What is ADCC and why would you need it? This is Part 2 of our series, “ADCC: The Antibody Awakens…the Immune System”. Miss Part 1? Catch up here. Potential Applications & Implications for ADCC assays As alluded to in Part 1, one of the most important applications for ADCC assays is to identify candidate therapeutic antibodies that can mediate ADCC activity. Originally thought to prevent downstream signaling of the target receptor by blocking its oligomerization or engagement to ligands, most therapeutic antibodies are now suggested to work through multiple mechanisms, including ADCC. Thus, many companies screen their therapeutic antibody candidates [...]

ADCC: The Antibody Awakens…the Immune System (Part 1)

What is ADCC and why would you need it? What is Antibody-Dependent Cell-Mediated Cytotoxicity? Antibody-dependent cell-mediated cytotoxicity (ADCC) is the lysis of target cells mediated by antibodies that recruit effector cells to the target. This is achieved when the antigen recognition domain of the antibody binds antigen on the target, and the Fc domain of the antibody binds Fc receptors on effector cells. This engagement of Fc receptors results in activation of the effector cells and the subsequent release of cytolytic molecules towards the target to promote lysis. What are the molecules and effector cell types involved in ADCC? Several [...]

The Power of Complements… (Part 2)

What is CDC and why would you need it? This is Part 2 of our series, “The Power of Complements…”. Miss Part 1? Catch up here. Potential applications & implications for CDC assays As alluded to in Part 1, one of the most important applications for CDC assays is to determine if a potential therapeutic antibody can mediate CDC activity. Originally thought to only prevent downstream signaling of the target receptor by blocking its oligomerization or engagement to ligands, most therapeutic antibodies are now suggested to work through multiple mechanisms, including CDC activity. Thus, many companies screen their therapeutic antibody [...]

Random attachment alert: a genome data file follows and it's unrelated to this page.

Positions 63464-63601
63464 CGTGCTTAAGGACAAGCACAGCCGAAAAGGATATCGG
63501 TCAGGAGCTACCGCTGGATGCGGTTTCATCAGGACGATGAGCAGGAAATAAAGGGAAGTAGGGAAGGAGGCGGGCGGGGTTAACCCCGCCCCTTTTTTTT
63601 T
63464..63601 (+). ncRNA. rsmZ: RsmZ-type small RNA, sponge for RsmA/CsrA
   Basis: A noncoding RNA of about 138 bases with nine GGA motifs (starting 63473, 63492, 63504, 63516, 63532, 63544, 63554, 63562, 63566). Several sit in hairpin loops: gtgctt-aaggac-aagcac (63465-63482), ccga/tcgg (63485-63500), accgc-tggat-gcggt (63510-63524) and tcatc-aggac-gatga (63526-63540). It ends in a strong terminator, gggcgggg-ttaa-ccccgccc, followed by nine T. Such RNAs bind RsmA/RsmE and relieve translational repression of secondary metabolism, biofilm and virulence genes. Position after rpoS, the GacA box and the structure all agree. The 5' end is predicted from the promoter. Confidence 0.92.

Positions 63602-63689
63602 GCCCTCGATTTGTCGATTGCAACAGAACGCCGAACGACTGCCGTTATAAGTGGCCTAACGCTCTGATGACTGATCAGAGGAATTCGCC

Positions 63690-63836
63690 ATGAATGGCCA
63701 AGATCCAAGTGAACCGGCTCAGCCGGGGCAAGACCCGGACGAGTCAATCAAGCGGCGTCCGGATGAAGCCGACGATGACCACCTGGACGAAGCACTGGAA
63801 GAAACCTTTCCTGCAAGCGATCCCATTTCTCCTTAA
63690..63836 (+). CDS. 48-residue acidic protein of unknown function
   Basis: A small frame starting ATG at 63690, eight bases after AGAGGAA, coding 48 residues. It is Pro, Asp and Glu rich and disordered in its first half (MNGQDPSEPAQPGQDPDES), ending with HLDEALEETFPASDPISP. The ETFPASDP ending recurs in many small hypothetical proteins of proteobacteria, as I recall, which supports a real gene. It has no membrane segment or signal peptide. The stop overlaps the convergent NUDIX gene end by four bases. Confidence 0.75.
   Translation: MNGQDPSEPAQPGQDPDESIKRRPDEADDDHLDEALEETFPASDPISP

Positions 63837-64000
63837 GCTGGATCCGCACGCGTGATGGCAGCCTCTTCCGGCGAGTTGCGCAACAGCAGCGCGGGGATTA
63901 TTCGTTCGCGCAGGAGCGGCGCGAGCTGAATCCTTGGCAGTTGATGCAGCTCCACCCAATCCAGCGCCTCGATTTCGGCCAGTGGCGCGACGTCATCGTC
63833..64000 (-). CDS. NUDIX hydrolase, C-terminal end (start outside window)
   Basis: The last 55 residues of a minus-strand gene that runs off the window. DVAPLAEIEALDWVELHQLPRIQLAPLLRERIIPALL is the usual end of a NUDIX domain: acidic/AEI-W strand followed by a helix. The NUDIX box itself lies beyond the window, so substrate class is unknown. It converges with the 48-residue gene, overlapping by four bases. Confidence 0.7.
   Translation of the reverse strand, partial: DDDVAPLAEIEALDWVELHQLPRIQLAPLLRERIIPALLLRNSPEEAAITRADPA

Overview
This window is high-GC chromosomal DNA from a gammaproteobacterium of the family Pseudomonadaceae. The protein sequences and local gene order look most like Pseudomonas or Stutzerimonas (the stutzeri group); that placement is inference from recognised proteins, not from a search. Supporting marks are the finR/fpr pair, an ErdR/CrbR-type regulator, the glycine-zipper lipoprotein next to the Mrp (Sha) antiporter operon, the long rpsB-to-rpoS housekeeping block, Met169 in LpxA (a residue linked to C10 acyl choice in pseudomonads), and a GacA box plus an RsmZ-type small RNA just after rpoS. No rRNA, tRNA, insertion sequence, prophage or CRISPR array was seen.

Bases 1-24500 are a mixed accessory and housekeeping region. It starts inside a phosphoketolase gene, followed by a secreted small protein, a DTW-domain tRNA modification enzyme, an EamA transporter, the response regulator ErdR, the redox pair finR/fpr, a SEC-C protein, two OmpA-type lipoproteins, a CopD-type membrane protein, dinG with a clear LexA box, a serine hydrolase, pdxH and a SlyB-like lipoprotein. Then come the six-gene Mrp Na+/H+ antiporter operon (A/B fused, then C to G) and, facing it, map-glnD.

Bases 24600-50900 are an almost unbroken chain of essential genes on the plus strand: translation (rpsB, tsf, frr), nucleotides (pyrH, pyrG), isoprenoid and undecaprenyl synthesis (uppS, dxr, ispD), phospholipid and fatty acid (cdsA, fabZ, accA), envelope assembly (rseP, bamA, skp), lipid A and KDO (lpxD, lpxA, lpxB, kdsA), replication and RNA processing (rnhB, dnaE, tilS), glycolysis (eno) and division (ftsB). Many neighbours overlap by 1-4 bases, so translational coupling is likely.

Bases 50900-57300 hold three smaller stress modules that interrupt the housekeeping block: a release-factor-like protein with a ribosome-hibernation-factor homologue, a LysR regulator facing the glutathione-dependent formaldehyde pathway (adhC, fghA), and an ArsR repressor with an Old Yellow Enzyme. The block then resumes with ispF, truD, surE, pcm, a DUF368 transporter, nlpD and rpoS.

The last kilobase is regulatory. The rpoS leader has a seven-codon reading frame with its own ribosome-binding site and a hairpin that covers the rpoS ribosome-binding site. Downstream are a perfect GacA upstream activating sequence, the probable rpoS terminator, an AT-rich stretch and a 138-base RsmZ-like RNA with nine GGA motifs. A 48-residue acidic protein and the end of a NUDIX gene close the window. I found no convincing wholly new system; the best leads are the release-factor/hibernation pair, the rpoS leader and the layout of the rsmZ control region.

The Power of Complements… (Part 1)

What is CDC and why would you need it? What is Complement-Dependent Cytotoxicity? Complement-Dependent Cytotoxicity (CDC) is a form of cytotoxicity mediated by the host organism’s complement system. Components of the complement system become activated by three main mechanisms and all pathways lead to the formation of the membrane attack complex (MAC) on a target cell or organism. This MAC creates an opening in the plasma membrane of the cell or organism to drive death by osmotic lysis. What is the complement system and what are its associated pathways? A host organism’s complement system consists of over 30 proteins, including [...]